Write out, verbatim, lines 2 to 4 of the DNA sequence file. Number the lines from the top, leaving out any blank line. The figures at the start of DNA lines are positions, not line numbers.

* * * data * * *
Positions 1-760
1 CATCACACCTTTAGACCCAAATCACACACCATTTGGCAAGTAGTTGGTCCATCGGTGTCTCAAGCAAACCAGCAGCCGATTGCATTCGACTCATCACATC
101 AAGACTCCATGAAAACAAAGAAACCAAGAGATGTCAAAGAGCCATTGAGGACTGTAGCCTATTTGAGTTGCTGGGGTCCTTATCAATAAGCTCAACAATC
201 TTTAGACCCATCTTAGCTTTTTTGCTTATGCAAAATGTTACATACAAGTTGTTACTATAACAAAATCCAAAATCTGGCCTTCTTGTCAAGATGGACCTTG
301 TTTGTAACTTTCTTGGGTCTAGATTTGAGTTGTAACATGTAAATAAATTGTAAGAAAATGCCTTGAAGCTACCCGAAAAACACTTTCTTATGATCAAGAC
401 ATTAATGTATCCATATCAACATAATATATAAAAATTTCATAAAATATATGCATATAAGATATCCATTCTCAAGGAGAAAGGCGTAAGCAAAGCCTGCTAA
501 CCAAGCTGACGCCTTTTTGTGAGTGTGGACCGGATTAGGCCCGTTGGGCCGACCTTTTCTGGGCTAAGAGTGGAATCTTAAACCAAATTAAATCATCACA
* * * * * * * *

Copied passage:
1 CATCACACCTTTAGACCCAAATCACACACCATTTGGCAAGTAGTTGGTCCATCGGTGTCTCAAGCAAACCAGCAGCCGATTGCATTCGACTCATCACATC
101 AAGACTCCATGAAAACAAAGAAACCAAGAGATGTCAAAGAGCCATTGAGGACTGTAGCCTATTTGAGTTGCTGGGGTCCTTATCAATAAGCTCAACAATC
201 TTTAGACCCATCTTAGCTTTTTTGCTTATGCAAAATGTTACATACAAGTTGTTACTATAACAAAATCCAAAATCTGGCCTTCTTGTCAAGATGGACCTTG